As fans of The Mandalorian know, Lucasfilm's first live-action Star Wars TV series took the company's ability to innovate the game in Hollywood to a new level, deploying the virtual sets of StageCraft. Though The Mandalorian sees its titular character fly through space and visit a variety of planets with unique visual landscapes, almost none of the series was actually shot on location, instead, most of the series was shot using this virtual production service. StageCraft uses ultra-high resolution images projected onto screens that surround the set and give the impression of being on location while actually being on a stage. It has become a game changer for Hollywood, and Disney betting big on its user in the future.
Speaking during the Lucasfilm section of Disney's Investor Day, company president Kathleen Kennedy announced that they not only expanded their operation for season two of The Mandalorian but that they're in the process of building three more StageCraft studios around the world with an additional stage being constructed in Los Angeles, plus brand new StageCraft studios in London and Australia, "advancing the Disney owned technology and building the studio of the future" as Kennedy said.
"A few times in my career I've had a chance to be part of game changing technology, moments when a new way of filmmaking changed the way stories could be told forever," Kennedy said. "Working with Jon Favreau to create the world of The Mandalorian with our own StageCraft technolgoy has been one of those moments."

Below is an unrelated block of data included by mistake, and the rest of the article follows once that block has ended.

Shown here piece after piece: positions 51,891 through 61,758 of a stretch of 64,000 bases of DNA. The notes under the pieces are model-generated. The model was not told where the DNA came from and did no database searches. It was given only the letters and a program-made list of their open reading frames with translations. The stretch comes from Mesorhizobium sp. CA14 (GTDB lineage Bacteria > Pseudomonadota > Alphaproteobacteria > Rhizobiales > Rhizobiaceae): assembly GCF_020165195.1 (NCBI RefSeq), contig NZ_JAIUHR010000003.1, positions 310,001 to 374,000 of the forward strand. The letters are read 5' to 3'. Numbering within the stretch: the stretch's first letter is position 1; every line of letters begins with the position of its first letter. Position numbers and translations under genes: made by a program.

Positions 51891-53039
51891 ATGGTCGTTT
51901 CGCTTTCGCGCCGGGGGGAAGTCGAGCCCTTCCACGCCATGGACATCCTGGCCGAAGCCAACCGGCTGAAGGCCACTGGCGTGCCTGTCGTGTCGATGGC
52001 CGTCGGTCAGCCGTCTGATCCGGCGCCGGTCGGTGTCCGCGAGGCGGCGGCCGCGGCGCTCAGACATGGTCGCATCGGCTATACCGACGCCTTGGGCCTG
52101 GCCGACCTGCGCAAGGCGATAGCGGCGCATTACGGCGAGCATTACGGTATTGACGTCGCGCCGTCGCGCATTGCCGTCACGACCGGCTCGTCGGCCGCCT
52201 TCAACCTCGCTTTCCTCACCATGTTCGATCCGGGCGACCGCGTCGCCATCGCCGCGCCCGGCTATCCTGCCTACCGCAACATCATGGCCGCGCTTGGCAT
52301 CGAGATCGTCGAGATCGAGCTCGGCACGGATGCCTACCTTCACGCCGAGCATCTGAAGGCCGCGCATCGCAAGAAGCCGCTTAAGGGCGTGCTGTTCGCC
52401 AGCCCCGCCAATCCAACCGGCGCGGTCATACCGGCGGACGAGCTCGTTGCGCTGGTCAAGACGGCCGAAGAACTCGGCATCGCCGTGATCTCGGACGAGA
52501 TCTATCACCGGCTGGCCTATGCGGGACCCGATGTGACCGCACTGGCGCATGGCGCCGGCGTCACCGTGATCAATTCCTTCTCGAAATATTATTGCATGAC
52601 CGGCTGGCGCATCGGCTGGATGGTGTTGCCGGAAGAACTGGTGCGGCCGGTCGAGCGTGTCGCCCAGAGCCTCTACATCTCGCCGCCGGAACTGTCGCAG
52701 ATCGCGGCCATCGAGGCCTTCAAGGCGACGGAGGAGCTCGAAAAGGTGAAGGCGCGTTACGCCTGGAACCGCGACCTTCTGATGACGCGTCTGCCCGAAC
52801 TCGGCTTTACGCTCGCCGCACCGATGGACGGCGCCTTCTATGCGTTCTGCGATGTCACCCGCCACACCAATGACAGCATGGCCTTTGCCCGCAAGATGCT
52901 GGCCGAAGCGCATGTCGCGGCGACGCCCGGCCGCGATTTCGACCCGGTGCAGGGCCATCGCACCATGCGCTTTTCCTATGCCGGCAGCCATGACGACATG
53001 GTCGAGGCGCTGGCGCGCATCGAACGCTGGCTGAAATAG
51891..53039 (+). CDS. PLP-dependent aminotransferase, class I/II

She continued, "This new collaboration process brings the artists and the crews into a creative partnership with efficiencies that now marry pre-production, production, and post all in sync to preserve the cinematic culture around a singular artistic vision. By eliminating unnecessary travel, a more controlled environment and efficiencies with set design and special effects that allow for an in-camera visual experience, actors are immersed in those environments rather than having to imagine what they're seeing or reacting to. And, ironically, the efficiency of StageCraft has allowed us to continue to work during this pandemic."
What remains to be seen is how much this technology will be used for non-Lucasfilm and non-Disney shows and films. That one StageCraft studio is being built in London, the place where Star Wars: Andor and Star Wars: Obi-Wan Kenobi are both being shot, makes it seem like the company will be keeping it in the family for the time being. We can't say for sure what will be the first thing to shoot on the Australian StageCraft, but that Marvel's Thor: Love and Thunder is shooting down under is probably not a pure coincidence.
ILM Rob Bredow previously said in an interview with that he expected StageCraft to be a huge factor in getting productions back up and running amid the coronavirus pandemic, telling THR:
"We can digitally build a big percentage of sets and can be doing that while we're in this work-from-home situation [so that] the first day we can safely return to shooting, we'll be able to pick up as quickly as possible. We're continuing to collaborate with art departments for upcoming shows and with production designers and directors of photography to build their digital environments. The first couple of weeks, we were making sure everybody was 100 percent productive. Now we're in this phase of, 'What does it look like to get back up and running and shooting these films, and how few people can we have on set to keep everyone safe?'"